To Kew to see how the mammoth new herbaceous borders are coming on. When they were inaugurated in April, after a year or so of preparation, they still looked enigmatic.. Three months has been enough to turn promise into spectacular performance: surely one of the horticultural wonders of the world. The two borders together total over 2,000 feet of planting; I heard someone mention 30,000 plants. The scale of the project and its ambition, to make an immense tapestry of interwoven plants, of well-considered colours, without hesitation, deviation or repetition, is almost Victorian. Follow the planting schemes carefully and you can see how conditions change with the influence of the other plants around. At the Palm House end there are big trees closing in; the choice of plants tends towards the woodland. It will be fascinating to see how the components knit together and form new patterns of colour. What a job taking care of it will be for some lucky gardeners.
The sight of the Broad Walk disappearing into the distance, thronged with families and lined on both sides with splendid planting, makes me think of the Great Exhibition, the Crystal Palace and the confident achievements of Victoria and Albert. For sideshow there is The Hive, the new pavilion promoting the work of bees in fertilizing (among other things) 80% 0f our food plants. The Hive is a rather beautiful structure formed of aluminium struts, suggesting the complexity of a beehive – and buzzing and throbbing with the amplified sounds of the bees in Kew’s actual beehive nearby.
In the first really warm days of summer, after more than generous rainfall, Kew was looking wonderful. It is Lime Time (Tilia Time to botanists) when the air is sweetly dense with scent from millions of flowers decking some of the biggest trees.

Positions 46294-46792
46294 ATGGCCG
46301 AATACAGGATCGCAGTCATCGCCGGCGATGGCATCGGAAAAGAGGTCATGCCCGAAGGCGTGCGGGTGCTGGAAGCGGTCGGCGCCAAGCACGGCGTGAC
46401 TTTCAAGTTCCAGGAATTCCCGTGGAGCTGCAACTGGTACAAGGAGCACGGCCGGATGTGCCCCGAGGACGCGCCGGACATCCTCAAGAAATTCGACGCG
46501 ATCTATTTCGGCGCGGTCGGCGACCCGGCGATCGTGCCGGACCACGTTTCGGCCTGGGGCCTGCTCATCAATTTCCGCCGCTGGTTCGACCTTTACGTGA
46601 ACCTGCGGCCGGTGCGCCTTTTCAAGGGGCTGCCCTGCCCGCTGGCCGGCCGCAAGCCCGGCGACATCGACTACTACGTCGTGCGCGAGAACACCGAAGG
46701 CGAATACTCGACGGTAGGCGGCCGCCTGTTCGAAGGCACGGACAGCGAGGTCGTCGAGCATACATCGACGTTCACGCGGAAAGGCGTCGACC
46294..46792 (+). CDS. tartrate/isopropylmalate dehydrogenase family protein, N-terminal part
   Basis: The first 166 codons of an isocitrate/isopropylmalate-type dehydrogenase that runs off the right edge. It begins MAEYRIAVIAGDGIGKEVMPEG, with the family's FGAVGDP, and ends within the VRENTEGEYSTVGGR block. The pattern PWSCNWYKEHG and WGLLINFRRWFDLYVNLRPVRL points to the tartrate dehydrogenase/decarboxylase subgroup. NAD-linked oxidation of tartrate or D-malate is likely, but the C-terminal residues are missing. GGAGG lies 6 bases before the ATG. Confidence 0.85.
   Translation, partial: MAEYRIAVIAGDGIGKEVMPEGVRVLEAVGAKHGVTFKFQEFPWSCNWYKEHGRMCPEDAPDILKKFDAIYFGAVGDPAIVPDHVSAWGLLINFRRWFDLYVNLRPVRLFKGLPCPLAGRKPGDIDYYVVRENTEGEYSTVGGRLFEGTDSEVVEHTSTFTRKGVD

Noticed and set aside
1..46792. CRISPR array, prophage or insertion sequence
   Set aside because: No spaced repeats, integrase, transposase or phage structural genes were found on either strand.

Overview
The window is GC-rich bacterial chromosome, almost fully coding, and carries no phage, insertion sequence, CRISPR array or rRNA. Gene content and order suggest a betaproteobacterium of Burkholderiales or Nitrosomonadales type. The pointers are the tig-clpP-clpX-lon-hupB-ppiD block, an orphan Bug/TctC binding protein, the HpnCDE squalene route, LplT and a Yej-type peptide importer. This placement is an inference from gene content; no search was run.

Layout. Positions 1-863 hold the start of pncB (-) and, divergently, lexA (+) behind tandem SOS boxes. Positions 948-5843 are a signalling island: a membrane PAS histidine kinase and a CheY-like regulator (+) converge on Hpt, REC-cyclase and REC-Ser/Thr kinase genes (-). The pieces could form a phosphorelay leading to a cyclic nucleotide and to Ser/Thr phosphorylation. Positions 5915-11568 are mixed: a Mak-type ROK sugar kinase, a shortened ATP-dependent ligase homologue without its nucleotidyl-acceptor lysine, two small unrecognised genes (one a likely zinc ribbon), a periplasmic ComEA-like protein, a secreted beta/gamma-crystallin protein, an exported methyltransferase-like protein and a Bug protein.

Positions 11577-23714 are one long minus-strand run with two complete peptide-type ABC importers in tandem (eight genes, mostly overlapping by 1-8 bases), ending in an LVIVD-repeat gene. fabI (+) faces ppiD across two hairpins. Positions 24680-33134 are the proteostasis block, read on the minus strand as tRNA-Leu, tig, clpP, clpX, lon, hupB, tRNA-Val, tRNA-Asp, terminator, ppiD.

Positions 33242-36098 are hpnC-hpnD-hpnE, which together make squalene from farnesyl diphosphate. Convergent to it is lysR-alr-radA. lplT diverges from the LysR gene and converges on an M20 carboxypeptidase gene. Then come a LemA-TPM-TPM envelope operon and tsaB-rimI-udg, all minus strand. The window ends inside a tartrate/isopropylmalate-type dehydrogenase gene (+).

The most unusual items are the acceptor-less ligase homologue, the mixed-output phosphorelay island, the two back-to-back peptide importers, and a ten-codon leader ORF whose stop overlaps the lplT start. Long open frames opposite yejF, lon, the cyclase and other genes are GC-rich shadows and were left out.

It’s pretty good in the garden at home, too – all 900 square feet of it. The warmth has brought plants into full flower that have been looking tentative, in some cases for weeks. It has pressed the release button on reluctant roses. Salvias and agapanthus are loving it. I am always on the lookout for blue flowers. I home in on them in every garden I visit and in every nursery. There is a (short) book to be written about their allure – and relative rarity. Salvias and agapanthus provide some of the best. Each summer I keep my fingers crossed for Salvia patens to reemerge, and this year I was delighted to see S. vitifolia (big furry vine-shaped leaves and caerulean flowers) had survived the wet winter. We came back from France with a new agapanthus acquaintance: the positively sapphire Northern Star which a friend had planted in big pots, repeated forty times around the terrace of their 18th century hunting lodge, each, with the sun behind it, a gleaming gem. We modern gardeners don’t know how spoilt we are; our ancestors had nothing like this.